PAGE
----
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How Home Ownership Reduces Your Tax Burden

Owning a home is an enormous personal step. You get to experience the satisfaction of knowing the house is yours and build equity rather than paying rent.  

In addition to building wealth, home ownership helps reduce your tax burden. Your mortgage interest and real estate taxes are large expenses that almost anyone can deduct from their taxes.

Mortgage interest

You can deduct interest on your primary residence (the one in which you live) and a second residence. The mortgage interest on properties you rent is generally not deductible; however, there are some conditions that allow you to declare a rental property a qualified residence for the purpose of deducting the interest. 

Home equity line of credit interest

If you have a home equity line of credit or a second mortgage on your home, you can also deduct the interest you pay. These loans must be secured by your home.

Home equity debt is limited to the lesser of:

  • The fair market value of the home minus the total acquisition debt on that home, or
  • $100,000 (or $50,000 if your filing status is married filing separately) for main and second homes combined

The interest that you pay on a qualifying home equity loan is generally deductible regardless of how you use the loan proceeds. The primary exception is purchasing tax-exempt investments or bonds.

Limitations on deductions

The IRS limits the deduction to the first $1 million in combined property values. If your mortgage loan exceeds $1 million, some of the interest that you pay on the loan will not be deductible.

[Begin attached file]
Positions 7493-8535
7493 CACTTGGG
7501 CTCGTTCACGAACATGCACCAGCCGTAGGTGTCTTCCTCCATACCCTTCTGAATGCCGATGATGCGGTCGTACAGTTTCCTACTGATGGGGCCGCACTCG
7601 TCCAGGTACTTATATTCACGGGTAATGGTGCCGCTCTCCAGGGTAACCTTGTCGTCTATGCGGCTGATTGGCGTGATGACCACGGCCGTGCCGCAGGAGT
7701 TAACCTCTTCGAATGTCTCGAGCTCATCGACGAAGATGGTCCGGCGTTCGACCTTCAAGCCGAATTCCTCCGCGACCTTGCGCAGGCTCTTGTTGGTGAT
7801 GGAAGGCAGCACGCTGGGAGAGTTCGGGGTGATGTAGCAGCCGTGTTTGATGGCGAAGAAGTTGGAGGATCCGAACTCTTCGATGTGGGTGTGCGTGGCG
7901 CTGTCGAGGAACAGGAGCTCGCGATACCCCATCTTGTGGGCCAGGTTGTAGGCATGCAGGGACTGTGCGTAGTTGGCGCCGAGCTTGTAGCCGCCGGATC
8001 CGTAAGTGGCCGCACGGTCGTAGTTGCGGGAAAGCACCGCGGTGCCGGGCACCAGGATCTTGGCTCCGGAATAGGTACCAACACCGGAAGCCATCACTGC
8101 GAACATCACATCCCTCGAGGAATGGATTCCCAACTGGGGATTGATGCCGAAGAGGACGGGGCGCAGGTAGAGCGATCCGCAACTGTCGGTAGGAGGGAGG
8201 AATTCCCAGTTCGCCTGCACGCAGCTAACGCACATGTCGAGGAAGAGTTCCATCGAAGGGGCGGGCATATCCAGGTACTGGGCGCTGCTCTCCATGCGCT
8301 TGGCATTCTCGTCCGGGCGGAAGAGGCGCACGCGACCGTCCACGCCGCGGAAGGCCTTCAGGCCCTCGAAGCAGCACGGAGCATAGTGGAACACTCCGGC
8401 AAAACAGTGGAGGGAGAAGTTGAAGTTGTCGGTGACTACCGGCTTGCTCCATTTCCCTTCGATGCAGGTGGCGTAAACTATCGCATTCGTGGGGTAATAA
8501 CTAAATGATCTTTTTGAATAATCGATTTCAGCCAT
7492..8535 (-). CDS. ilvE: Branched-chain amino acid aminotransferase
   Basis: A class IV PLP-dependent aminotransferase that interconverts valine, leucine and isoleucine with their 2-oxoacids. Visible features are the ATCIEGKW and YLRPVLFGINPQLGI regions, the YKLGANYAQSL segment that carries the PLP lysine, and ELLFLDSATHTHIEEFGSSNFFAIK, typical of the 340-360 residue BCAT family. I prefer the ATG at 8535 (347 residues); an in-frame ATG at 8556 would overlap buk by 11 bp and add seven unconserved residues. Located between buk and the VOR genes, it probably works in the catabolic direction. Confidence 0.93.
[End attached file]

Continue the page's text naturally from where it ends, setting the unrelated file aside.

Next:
You cannot deduct interest from a mortgage on a third property.

IRS Publication 936 has more details about home equity debt.

Real estate taxes

Only the legal property owner can deduct the real estate taxes. And only taxes paid to the taxing authority can be deducted for a specific year. Taxes placed in escrow rarely qualify for deductions.

PMI deductions

You may quality for private mortgage insurance (PMI) deductions if you purchased your home in 2007, 2008, 2009 or 2010. The deduction phases out if your gross income exceeds $100,000.

Home improvements

Home improvements and repairs are generally nondeductible. Ask your CPA about deducting interest if you take out a loan to make substantial improvements and the loan is secured by an additional mortgage on the property.

If you make certain changes to your home that improves your home's energy efficiency, you may be eligible for one or more federal income tax credits.

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